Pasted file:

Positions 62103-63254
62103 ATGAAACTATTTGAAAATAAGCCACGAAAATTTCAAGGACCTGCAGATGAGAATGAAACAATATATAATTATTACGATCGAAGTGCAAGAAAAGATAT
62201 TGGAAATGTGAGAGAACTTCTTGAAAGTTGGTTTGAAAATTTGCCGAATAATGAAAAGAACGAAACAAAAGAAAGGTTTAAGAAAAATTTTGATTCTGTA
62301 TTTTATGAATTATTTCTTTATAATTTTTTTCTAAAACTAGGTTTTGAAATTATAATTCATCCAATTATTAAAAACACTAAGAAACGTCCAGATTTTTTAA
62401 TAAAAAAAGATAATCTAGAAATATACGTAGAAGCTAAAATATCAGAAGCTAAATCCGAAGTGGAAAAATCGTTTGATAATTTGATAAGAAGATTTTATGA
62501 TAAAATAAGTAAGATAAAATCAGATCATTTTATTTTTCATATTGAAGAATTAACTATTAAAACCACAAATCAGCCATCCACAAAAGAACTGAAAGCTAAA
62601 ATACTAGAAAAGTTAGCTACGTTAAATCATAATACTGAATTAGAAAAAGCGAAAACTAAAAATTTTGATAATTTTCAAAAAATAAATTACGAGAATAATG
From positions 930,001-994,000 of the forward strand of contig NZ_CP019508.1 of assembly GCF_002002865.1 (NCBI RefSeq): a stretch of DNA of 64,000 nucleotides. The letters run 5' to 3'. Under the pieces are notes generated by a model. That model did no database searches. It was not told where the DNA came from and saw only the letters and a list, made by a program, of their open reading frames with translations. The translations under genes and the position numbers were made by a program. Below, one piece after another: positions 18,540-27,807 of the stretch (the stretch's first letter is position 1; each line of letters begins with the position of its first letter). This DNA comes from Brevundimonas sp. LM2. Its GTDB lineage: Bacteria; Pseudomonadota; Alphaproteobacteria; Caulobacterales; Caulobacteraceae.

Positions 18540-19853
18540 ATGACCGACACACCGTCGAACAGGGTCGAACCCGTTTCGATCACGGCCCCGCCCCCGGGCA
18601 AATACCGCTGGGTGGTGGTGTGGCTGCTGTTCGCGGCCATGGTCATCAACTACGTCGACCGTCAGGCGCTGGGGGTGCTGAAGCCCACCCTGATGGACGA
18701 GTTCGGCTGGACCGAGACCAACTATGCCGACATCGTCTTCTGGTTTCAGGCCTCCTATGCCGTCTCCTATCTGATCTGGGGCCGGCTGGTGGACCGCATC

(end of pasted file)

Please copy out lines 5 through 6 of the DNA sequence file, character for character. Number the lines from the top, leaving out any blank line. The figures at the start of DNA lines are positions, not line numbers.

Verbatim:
62401 TAAAAAAAGATAATCTAGAAATATACGTAGAAGCTAAAATATCAGAAGCTAAATCCGAAGTGGAAAAATCGTTTGATAATTTGATAAGAAGATTTTATGA
62501 TAAAATAAGTAAGATAAAATCAGATCATTTTATTTTTCATATTGAAGAATTAACTATTAAAACCACAAATCAGCCATCCACAAAAGAACTGAAAGCTAAA